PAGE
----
Friday, February 24, 2012

Review: The Trouble With Nigeria

Chinua Achebe (of Things Fall Apart fame) didn’t write The Trouble With Nigeria as a timeless treatise on government, the human condition, or leadership.  It was written with one country—his own—in mind, at a particular moment—it was first published in 1983.  Even the crisis, the trouble of the title, is specific, and Achebe names and shames with a palpable rage, a taut yet controlled fury that no writer could summon when writing in the abstract about the universal. 

The Trouble With Nigeria is brilliant because it is raw.  Achebe is not writing years after the fact.  The pain that the acts of grotesque corruption he describes (the earmarking of payment to ‘ghost workers’ and the shipment of mud into the country by phantom importers, to name but two examples) have caused him has not yet been lessened by scarification.  He writes with the hope of making a mark on the moment (and the back-cover of my edition, 1984, speculates as to whether Achebe had “an influence on the actions of the leaders of the 1983 New Year’s Eve coup in Nigeria?”). 

The Trouble With Nigeria is also brilliant because Achebe is writing about his home, and cares very deeply.  His is no idealised Nigeria, though, and his love is of the tough variety.  “It is a measure of our self delusion”, he writes, “that we can talk about developing tourism in Nigeria.  Only a masochist with an exuberant taste for self-violence will pick Nigeria for a holiday; only a character out of Tutuola seeking to know punishment and poverty first hand!” (10) 

And The Trouble with Nigeria is brilliant because of his elegant prose, constructed expertly and wielded easily, its almost laconic absence of flourish doing nothing to dull its biting edge.  It could not be a more different book from Things Fall Apart, but it too will leave you chuckling here, white-knuckled there, and with much to turn over and over and over again in your mind on closing it.

Because in spite of its specificity, in spite of the intensity with which it locks onto its target—the Nigerian political elite who, Achebe writes, are largely the cause of the troubles—it cannot help but cause some meditation on troubles in one’s own home, wherever that might be (although references, like that to the London Barbican as the Eighth Wonder of the World, might seem a bit dated) (41).

It is a book that people of all political persuasions in the United States could benefit from reading.  And I suspect that, if readers put aside their preconceptions and approached Achebe’s deceptively slim volume with an open mind, its impact might be greater than all the railing of our own commentators.  Achebe’s tract, you see, is not ideological in the obvious sense of the word.  Many Africans discuss their countries’ politics today in terms that, to me, are disconcertingly free of ideology.  ‘Devoid’ might be a better word, because the absence of ideology isn’t simply that—it is also the presence of a cruder debate about which politicians will ‘feed’ which people; about who will reap the benefits if ‘their man’ is at the top.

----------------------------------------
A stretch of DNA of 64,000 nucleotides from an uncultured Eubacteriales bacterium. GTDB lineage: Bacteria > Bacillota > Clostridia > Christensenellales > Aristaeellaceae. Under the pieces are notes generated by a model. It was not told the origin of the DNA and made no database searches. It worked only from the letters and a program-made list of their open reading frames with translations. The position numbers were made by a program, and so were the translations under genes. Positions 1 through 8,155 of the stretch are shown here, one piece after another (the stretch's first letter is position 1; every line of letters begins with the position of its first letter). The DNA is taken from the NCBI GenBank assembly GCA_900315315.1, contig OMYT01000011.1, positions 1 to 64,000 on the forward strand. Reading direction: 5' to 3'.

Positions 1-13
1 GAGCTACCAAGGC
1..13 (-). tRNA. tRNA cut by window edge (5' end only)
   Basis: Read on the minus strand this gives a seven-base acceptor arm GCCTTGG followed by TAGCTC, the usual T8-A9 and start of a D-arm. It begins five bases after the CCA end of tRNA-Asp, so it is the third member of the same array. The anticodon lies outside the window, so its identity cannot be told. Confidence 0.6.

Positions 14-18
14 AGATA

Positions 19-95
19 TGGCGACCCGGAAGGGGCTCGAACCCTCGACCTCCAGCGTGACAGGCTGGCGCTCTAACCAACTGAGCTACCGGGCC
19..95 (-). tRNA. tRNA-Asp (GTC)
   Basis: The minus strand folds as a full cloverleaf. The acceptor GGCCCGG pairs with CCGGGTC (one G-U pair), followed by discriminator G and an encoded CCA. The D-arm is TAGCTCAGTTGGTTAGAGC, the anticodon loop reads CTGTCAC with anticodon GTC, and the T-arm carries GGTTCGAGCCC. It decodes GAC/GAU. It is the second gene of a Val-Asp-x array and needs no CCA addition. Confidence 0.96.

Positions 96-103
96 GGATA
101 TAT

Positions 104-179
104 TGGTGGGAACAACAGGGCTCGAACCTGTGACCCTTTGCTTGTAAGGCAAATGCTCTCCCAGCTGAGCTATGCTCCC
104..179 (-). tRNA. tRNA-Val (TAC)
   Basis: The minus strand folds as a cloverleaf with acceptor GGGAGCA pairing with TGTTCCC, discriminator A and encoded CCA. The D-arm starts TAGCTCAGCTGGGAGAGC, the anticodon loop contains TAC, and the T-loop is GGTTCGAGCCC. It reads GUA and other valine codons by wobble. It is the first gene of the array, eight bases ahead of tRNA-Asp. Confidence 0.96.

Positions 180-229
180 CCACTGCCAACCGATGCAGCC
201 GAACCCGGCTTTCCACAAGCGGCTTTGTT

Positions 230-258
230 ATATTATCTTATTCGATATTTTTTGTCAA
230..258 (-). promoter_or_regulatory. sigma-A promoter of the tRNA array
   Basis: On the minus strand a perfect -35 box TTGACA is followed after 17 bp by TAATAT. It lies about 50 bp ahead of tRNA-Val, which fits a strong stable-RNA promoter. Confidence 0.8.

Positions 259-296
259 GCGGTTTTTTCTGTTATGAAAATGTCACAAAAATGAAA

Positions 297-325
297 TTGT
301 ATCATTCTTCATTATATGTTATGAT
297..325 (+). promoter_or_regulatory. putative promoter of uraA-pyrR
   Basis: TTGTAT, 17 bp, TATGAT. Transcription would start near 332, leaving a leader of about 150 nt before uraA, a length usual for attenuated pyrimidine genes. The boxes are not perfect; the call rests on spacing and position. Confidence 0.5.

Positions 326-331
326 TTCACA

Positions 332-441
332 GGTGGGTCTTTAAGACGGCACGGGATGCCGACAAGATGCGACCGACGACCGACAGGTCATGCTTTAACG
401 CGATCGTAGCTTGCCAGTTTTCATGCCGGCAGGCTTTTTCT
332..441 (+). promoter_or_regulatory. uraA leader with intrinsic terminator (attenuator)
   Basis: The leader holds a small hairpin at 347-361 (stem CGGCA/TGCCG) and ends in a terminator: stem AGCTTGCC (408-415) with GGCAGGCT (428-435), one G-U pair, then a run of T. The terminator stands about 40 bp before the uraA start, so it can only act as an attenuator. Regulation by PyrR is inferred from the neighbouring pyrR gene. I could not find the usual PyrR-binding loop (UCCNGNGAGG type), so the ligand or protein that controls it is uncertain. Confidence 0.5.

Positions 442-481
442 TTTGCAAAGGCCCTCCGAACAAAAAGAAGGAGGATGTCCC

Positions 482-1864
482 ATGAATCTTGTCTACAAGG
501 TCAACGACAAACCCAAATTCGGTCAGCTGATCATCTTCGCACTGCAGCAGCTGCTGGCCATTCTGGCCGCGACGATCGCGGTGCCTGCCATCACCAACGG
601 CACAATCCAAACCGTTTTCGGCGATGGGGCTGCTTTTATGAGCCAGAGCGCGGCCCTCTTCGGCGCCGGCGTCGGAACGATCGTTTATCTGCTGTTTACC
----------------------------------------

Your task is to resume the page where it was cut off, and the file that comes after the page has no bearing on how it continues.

There is no discussion about the appropriate role of government, the character of democracy, or the specific policies and ambitions that differentiate one political figure from another.  All of this—the sharp distinctions that we bemoan as partisanship but which lend our politics substance—is subsumed beneath the surety that whomever wins will bend—very likely crookedly—all the apparatuses of the state to misdirect the flow of material and less tangible benefits of citizenship to ‘their people’.  This is clientele politics.  Just imagine the outrage that would surely break loose if it was found that a political party in our country was devoted to the enrichment of a small elite to the detriment—the impoverishment if need be—of the majority who comprise the public.

Now Achebe was not praising the absence of ideology.  He would have, I imagine, wished it into the debate.  His issue is with the stance on (or for) venality that Nigeria’s leaders since independence in 1960 took.  But along the way, he offers observations which I suspect are as relevant outside Nigeria in 1983 as in it.  And they are, or ought to be, reflections and observations which touch on the practise of politics rather than on this or that policy aim.

The trouble with Nigeria has become the subject of our small talk in much the same way as the weather has for the English”.  My first thought was of California’s own malaise, diagnosed as incurable, as chronic, by our current Governor.  “But there is a great danger”, Achebe warns, “in consigning life-and-death issue to the daily routine of small talk.  No one can do much about the weather: we must accept it and live with or under it.  But national bad habits are a different matter; we resign ourselves to them at our peril” (2). 

I suspect that Achebe’s indictment of political sloganeering, and the use of the easy phrase, the weightless, ephemeral “virtue”, is one which could apply to politickers in all times and all places.  Things like “‘unity’ and ‘faith”, he writes (coincidentally, two of the platitudes best-beloved by our own political elite) “are not absolute” (12).  They require further probing: “Faith in what...Unity to what end?”  The relativity of these “virtues” becomes a destructive, divisive power in the hands of politicians—all the more so in the hands of those who profess to eschew compromise, which they brand as morally corrosive. 

If the purpose of a government is to mediate between competing claims, to decipher something as eternally elusive as “the will of the people”, and to work toward something as nobly conceived as the common good, it will need firmer principles governing its own operations than the whims of a corporate patriarch, a culture warrior, or even a Harvard-educated lawyer.  Like unharnessed horses, these political breeds are liable to bolt at the first whiff of danger that drifts up to them through the polls.

But when their backs are to the walls, wily politicians—American every bit as much as Nigerians—have one final recourse.  They take refuge in the easily-fashioned but nonetheless precarious redoubt of patriotism.